PJM recently released an updated 2019 Peak Load Forecast, the primary change being the inclusion of approved Peak Shaving Load Adjustments for summer-only demand response programs (report and supporting data available at: http://www.pjm.com/library/reports-notices.aspx).
Demand Side Analytics has prepared a report for the Consumer Advocate of PJM States which provides a high-level overview of the PJM change and explores implications for program administrators. We focus on three primary areas: 1) understanding load forecast adjustments and the implications for participation and timing, 2) Offer Strategy and Considerations, and 3) Price Suppression Effects. The full report is available here.
Peak Shaving Adjustments
Historically demand resources such as demand response and energy efficiency have entered the market as supply and been eligible to compete alongside traditional supply side resources (power plants) in a competitive auction to fulfill the resource requirements for the region. Demand response resources such as utility direct load control of central air conditioners have recently encountered difficulty participating in the market due to PJM’s “capacity performance” definition of generation capacity. A Peak Shaving Adjustment (PSA) offers a fundamentally different means for demand response to participate in the Reliability Pricing Model (RPM). Instead of being treated as supply that is capable of fulfilling resource requirements, a Peak Shaving Adjustment enters the market on the demand side. The characteristics of the shaving are used to create modified peak load forecasts.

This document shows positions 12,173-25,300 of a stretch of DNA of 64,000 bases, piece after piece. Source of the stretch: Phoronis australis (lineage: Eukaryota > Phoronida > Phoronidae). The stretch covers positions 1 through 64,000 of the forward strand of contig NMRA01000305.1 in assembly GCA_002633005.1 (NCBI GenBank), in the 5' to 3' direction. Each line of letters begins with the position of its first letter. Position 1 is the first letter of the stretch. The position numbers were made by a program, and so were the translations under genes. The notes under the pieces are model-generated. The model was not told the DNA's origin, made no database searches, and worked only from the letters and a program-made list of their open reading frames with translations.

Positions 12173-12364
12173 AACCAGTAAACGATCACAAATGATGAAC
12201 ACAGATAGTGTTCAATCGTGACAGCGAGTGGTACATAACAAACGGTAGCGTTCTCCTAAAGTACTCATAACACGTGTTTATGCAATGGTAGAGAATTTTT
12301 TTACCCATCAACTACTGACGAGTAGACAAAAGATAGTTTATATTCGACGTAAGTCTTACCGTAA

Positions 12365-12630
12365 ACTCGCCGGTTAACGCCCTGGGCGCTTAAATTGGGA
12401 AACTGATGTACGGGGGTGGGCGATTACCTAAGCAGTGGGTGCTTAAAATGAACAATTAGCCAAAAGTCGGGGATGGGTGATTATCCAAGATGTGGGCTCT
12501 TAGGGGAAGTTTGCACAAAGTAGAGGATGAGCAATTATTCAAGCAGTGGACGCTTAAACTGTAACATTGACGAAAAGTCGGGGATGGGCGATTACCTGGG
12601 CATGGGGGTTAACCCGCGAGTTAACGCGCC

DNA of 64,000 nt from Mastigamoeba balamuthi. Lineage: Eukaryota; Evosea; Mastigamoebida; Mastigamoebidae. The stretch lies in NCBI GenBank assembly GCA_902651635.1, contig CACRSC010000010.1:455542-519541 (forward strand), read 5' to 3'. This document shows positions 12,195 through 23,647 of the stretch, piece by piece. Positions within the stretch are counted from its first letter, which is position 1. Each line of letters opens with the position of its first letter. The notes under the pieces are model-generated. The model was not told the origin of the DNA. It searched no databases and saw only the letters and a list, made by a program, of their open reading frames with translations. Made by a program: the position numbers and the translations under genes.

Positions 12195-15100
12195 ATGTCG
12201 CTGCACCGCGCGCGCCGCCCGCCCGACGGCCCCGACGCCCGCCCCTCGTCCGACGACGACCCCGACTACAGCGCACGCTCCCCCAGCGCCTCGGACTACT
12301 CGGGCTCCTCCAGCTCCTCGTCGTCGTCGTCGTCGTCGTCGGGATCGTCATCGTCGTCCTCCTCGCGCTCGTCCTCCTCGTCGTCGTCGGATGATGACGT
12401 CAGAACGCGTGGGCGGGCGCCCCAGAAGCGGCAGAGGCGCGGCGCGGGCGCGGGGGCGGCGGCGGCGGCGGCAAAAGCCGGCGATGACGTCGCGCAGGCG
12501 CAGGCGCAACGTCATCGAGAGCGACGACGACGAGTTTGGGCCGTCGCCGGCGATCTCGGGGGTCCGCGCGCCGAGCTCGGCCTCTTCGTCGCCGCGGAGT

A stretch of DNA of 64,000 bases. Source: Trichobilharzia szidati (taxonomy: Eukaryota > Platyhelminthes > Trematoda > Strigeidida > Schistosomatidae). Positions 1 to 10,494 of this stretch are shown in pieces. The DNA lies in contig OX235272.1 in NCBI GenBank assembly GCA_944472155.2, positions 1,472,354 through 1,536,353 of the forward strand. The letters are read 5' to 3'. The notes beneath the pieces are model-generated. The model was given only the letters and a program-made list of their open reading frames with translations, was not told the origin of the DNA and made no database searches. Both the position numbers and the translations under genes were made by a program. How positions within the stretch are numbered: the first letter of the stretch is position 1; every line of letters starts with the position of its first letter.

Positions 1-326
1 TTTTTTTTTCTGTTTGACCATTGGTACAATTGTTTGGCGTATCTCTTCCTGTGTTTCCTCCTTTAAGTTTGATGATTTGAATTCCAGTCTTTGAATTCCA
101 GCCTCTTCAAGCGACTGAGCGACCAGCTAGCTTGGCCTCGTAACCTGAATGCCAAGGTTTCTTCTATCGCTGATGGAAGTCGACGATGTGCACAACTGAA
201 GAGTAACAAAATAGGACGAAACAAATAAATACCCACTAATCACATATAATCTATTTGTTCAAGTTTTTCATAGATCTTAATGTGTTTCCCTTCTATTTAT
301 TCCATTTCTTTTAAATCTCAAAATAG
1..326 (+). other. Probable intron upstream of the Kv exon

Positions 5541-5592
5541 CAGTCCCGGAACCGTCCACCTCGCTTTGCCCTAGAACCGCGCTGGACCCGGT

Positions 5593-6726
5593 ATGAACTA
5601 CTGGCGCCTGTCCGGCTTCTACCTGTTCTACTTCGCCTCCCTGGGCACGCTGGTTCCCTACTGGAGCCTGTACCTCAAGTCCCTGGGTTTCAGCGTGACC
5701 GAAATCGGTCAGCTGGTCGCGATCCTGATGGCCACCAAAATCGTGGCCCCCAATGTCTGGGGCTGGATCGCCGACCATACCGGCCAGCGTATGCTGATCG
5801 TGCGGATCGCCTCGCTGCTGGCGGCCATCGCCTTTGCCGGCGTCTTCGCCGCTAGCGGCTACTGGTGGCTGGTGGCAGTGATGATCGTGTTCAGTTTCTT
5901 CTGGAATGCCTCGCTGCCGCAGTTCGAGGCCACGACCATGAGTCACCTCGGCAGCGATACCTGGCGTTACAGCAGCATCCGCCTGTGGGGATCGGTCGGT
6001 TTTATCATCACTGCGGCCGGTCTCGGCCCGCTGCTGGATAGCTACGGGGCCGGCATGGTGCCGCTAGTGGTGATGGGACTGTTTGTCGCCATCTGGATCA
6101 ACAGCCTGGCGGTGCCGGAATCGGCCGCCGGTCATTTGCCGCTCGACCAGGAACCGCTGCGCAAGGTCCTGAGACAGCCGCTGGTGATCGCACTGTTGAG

In the report we discuss the factors that affect how a Peak Shaving resource will affect the Variable Resource Requirement, key design components as adopted by PJM, and the implications of barring dual participation.
The peak shaving “pledge” happens before the auction so there’s some uncertainty with regard to the value of a commitment it is made. If you have a state program/resource, or are contemplating developing one, how do you balance maximizing the load forecast adjustments while maintaining cost effectiveness? For example, would it be better to shave 100 MW for three hours on all days hotter than 95 degrees, or shave 50 MW for 5 hours on all days hotter than 90 degrees? In the report we explore the effects of:
- System Load characteristics – how the amount of summer vs. winter peaking risk affects compensation, and considerations of event frequency vs. duration.
- Weather – varies from year to year, but commitments are based on THI thresholds. If predicting performance based on median weather what is the risk in extreme weather years and the cost/benefit calculus of underperforming.
- Customer rotation – how frequently can customers reasonably be called without fatigue?
The resource clearing prices in the PJM BRA are a function of zonal demand and the cost of resources available to meet those demands. Reducing peak capacity requirements generates value both by avoiding the costs associated with the load being shaved, and potentially by lowering the price for the remaining capacity that still must be procured. This second component is the price suppression effect. In reality the VRR is not a curve, but a staircase with tread width the size of power plants. Thus there is no guarantee that reducing peak will reduce the clearing price. Using PJM BRA sensitivity analyses from prior years, we estimate the slope of the supply curve for different market segments and provide bounds on the potential price suppression effect.